MEEK, EDWARD ROSCOE
MEEK, EDWARD ROSCOE (1865–1939). Edward Roscoe Meek, federal judge, the son of Aaron and Rhoda (Gardner) Meek, was born in Davenport, Iowa, on December 23, 1865. He graduated from the University of Iowa in 1887 and took a law degree in 1889. He married Elizabeth Clarkson of Des Moines on October 2, 1890, and they had three children. The Meeks moved to Fort Worth, Texas, where he entered practice. His firm later became attorneys for Western Union Telegraph Company. On July 13, 1898, Meek, a Republican, was appointed United States District judge of the Northern District of Texas. In 1906 he moved to Dallas, where he lived until he retired from the bench in 1936, when he moved to Santa Monica, California. He died there he died on April 10, 1939.
Sam Hanna Acheson, Herbert P. Gambrell, Mary Carter Toomey, and Alex M. Acheson, Jr., Texian Who's Who, Vol. 1 (Dallas: Texian, 1937). Dallas Morning News, April 11, 1939. Clarence R. Wharton, ed., Texas under Many Flags (5 vols., Chicago: American Historical Society, 1930).
Image Use Disclaimer
All copyrighted materials included within the Handbook of Texas Online are in accordance with Title 17 U.S.C. Section 107 related to Copyright and “Fair Use” for Non-Profit educational institutions, which permits the Texas State Historical Association (TSHA), to utilize copyrighted materials to further scholarship, education, and inform the public. The TSHA makes every effort to conform to the principles of fair use and to comply with copyright law.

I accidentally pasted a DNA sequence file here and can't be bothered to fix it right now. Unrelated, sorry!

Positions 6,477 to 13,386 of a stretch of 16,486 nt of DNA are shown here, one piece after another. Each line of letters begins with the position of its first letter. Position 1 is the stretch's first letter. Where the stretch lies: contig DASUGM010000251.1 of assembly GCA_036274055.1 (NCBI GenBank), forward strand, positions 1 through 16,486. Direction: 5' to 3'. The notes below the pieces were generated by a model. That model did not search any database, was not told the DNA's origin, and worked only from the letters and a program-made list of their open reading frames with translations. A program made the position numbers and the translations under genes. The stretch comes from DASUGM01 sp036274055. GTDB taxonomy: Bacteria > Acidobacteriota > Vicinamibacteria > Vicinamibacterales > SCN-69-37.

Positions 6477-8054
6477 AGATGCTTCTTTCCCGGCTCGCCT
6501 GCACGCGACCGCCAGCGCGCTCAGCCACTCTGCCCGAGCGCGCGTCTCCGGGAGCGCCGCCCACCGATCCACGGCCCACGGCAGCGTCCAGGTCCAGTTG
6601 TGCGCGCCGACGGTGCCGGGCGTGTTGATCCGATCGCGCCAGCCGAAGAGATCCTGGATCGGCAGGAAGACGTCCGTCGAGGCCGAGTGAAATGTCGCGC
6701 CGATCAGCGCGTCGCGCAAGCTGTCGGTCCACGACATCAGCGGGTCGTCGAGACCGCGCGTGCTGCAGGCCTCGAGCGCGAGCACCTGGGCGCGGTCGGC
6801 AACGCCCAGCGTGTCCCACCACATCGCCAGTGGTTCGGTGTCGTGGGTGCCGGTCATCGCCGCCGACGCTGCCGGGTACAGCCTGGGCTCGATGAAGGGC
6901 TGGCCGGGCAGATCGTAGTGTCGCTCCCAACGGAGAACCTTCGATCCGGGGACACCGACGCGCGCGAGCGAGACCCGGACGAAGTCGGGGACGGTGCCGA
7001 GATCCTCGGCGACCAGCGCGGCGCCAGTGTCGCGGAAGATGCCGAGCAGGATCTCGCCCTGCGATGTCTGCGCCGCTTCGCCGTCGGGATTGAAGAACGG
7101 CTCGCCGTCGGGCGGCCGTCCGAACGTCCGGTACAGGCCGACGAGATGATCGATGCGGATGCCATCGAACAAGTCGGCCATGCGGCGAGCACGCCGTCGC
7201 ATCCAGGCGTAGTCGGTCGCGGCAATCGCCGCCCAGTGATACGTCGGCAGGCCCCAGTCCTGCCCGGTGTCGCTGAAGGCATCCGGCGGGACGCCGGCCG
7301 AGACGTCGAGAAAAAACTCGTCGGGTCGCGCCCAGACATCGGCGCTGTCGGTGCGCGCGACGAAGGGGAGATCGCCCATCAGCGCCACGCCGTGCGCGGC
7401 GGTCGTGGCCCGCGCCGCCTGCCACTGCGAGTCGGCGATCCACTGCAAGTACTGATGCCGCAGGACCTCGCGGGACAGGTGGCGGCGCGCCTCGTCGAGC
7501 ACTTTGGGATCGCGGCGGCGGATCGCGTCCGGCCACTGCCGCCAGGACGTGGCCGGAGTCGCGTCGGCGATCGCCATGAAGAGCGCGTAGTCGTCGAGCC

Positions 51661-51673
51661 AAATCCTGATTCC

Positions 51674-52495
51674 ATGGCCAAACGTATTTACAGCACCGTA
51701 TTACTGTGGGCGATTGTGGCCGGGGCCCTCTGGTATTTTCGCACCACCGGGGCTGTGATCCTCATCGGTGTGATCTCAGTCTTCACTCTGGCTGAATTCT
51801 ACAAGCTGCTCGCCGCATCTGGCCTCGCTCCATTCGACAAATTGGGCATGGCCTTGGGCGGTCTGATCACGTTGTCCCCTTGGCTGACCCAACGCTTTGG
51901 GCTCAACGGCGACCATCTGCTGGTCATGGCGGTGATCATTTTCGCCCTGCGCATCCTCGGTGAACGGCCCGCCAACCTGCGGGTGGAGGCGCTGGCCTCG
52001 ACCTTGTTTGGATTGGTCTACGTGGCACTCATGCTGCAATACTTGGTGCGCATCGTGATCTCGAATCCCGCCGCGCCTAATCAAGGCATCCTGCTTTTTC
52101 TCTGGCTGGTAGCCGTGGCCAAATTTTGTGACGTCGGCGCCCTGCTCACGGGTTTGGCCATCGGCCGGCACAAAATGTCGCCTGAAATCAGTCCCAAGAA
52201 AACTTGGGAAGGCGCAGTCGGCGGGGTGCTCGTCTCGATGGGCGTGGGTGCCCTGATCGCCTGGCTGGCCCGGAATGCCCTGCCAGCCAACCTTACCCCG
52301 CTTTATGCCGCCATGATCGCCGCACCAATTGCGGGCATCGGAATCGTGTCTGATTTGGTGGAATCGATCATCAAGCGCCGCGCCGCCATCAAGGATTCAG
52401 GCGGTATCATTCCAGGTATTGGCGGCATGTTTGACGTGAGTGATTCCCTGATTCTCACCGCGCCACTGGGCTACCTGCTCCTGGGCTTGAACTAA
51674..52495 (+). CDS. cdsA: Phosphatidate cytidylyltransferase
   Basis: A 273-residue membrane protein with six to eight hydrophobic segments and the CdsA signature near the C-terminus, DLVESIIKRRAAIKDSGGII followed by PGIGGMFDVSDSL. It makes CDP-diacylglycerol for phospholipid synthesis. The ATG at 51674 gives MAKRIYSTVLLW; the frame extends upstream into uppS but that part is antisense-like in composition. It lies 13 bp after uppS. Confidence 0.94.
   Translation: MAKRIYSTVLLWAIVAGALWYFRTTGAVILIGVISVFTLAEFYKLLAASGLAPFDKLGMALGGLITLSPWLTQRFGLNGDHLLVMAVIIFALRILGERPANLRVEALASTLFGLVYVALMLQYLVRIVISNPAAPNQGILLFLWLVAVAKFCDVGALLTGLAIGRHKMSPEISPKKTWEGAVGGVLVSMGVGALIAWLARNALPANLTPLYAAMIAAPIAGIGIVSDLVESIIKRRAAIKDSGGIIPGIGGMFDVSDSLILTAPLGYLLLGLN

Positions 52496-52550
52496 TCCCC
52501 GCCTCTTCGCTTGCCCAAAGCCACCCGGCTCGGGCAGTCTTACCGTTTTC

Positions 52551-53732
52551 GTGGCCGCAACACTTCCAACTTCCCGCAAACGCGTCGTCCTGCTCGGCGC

For more information go to: http://www.law.cornell.edu/uscode/17/107.shtml
If you wish to use copyrighted material from this site for purposes of your own that go beyond fair use, you must obtain permission from the copyright owner.
The following, adapted from the Chicago Manual of Style, 15th edition, is the preferred citation for this article.Claudia Hazlewood, "MEEK, EDWARD ROSCOE," Handbook of Texas Online (http://www.tshaonline.org/handbook/online/articles/fme06), accessed February 08, 2016. Uploaded on June 15, 2010. Published by the Texas State Historical Association.
Get Texas history everyday,
with day by day
Each day's email tells a little bit more of the story of Texas and links to our collection of more than 27,000 articles